By Susan Donald D.C.
Osteoporosis can steal the strength from your bones, leaving you stooped-shouldered and prone to fractures. But you can do something with your muscles to help lower your risk of a break – exercise.
Osteoporosis means “porous bones”. With this disease your bone strength decreases and slowly loses mineral content and their internal support structure. Eventually, your bones can become so weak they can easily fracture. But research indicates that exercise may not only help prevent osteoporosis, but may treat it as well. Exercise can also help improve your balance, reducing your risk of falling. The key is to know which exercises to do and how to do them properly.
Bone is living and dynamic tissue that responds to exercise by becoming stronger. Each time you put your bones to work they receive a chemical message telling them they need to be strong. Without physical challenges to trigger that bone building message your bones with lose mass and strength.
Weight bearing and strength training (resistance) exercises put the right kind of demands on your bones to make them build density and strength.
Weight bearing exercises causes your bones and muscles to work against gravity. Every time you take a step, land on your feet, hit a tennis ball, dance, jump, and jog, chemical messages rush to your legs and arms warning them to get ready for the next impact and stimulate your bones to increase their strength.
Weight training or resistance exercises use your muscular strength to improve muscle mass and strengthen bone. Your muscles are attached to your bones by tendons that tug against the bones when the muscle contracts. This tugging stimulates the bones to grow. The stronger your muscles, the more stimulation they provide. The stronger your bones and muscles, the better your protection against osteoporosis.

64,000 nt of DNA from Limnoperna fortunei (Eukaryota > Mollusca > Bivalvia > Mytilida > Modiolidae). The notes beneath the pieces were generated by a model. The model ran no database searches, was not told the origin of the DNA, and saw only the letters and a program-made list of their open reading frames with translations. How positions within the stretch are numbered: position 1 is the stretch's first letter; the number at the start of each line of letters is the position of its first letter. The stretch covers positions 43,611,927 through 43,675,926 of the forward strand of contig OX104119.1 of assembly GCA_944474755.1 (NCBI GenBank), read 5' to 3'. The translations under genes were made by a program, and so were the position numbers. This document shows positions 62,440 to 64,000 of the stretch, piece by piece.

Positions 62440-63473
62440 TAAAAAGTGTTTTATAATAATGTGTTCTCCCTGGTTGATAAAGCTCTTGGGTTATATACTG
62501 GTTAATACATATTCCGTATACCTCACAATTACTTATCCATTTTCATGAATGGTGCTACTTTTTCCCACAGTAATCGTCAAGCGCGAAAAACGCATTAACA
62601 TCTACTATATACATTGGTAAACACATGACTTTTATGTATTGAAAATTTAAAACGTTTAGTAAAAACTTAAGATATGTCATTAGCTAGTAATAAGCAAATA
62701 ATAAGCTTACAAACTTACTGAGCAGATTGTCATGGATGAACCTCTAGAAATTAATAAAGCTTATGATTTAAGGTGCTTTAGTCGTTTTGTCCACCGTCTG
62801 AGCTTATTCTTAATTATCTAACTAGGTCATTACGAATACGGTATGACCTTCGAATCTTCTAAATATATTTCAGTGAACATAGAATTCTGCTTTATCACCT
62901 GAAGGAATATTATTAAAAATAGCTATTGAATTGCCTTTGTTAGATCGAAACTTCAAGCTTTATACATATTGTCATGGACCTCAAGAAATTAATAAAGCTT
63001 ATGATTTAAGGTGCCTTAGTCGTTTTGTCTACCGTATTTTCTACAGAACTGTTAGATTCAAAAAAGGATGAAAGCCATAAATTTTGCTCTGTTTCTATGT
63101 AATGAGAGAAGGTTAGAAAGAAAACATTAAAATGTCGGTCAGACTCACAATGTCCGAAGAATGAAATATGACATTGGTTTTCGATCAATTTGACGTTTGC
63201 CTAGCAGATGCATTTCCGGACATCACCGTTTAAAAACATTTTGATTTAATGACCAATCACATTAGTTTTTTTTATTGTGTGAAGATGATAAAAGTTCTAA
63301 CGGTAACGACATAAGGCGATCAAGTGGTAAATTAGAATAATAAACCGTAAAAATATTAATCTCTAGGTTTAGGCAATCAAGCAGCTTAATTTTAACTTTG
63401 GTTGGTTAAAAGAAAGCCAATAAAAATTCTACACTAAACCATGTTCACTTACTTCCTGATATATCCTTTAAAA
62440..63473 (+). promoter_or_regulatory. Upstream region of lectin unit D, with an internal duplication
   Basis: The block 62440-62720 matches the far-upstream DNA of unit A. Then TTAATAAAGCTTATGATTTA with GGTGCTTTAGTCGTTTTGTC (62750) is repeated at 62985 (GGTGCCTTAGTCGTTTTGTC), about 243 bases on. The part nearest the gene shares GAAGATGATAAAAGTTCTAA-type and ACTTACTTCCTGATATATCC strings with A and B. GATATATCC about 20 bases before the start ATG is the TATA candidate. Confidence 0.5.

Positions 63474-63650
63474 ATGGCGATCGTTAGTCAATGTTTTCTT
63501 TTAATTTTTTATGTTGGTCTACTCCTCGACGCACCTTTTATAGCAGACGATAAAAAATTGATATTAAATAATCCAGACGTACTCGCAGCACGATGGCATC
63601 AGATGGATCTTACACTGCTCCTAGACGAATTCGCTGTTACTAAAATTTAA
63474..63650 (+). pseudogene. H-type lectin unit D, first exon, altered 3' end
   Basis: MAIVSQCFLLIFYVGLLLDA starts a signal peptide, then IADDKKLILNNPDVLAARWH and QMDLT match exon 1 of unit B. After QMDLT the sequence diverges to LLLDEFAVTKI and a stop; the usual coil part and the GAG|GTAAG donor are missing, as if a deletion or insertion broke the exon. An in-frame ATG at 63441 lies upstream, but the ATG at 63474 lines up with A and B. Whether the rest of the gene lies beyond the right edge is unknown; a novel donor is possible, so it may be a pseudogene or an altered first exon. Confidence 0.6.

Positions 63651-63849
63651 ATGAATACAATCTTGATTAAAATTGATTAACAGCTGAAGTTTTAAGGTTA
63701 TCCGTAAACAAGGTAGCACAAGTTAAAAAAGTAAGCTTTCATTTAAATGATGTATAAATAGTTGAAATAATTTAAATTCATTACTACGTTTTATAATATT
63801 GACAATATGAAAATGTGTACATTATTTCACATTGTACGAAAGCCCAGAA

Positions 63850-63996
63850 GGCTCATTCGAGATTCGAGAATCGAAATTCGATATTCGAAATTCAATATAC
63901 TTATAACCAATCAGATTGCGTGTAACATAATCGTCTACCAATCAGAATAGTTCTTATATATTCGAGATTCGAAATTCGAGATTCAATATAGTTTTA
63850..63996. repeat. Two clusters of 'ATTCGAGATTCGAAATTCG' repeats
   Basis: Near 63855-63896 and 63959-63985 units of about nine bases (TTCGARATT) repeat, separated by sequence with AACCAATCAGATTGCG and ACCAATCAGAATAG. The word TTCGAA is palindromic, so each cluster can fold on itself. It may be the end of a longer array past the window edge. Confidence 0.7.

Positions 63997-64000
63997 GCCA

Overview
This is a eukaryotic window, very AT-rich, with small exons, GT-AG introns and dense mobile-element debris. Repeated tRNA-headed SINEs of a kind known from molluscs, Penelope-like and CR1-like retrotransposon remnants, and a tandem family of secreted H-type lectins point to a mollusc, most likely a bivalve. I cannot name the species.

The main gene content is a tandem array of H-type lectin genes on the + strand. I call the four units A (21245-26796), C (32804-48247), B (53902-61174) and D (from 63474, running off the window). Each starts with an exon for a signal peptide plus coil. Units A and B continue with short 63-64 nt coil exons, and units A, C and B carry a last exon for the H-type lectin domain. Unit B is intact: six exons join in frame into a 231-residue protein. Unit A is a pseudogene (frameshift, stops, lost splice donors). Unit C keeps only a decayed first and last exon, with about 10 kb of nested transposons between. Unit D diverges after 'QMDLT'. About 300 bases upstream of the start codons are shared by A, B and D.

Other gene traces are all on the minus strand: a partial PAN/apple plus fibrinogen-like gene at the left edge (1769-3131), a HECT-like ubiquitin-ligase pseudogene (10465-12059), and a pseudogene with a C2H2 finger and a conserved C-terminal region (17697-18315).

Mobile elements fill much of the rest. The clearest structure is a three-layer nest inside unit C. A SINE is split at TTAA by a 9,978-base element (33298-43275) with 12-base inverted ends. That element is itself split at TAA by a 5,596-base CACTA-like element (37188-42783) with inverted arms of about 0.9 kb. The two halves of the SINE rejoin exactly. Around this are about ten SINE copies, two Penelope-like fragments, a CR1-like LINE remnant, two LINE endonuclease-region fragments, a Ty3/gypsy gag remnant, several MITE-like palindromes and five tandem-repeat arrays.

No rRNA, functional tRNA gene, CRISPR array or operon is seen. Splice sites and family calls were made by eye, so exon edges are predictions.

Strength training exercises can employ dumbbells, and/or weight or resistance type machines. You should begin strength training slowly and progressively, repeating exercises over time until they are comfortable.
Other protective measures to stop osteoporosis are drinking in moderation and avoiding smoking. Smokers show a higher incidence of fracture than non smokers do. Smoking interferes with the body’s production of estrogen. Women who smoke are shown to lose 5 to 10 percent or their mass prior to menopause. Heavy drinkers also suffer more fractures than normal. This may be due to the fact that alcohol is a diuretic, which causes fluid loss.
Good nutrition, foods rich in calcium, plus calcium supplements on a daily basis are definitely an important prevention in stopping osteoporosis. The recommended dosage is 1,500 milligrams daily especially after menopause.
With these lifestyle changes, a regular exercise program and regular chiropractic care you should be able to grow old with a strong healthy spine and beautiful posture.
• You can reach Dr Susan Donald at Life Chiropractic Centre, 9b Village Rd. Tel: 393-2774.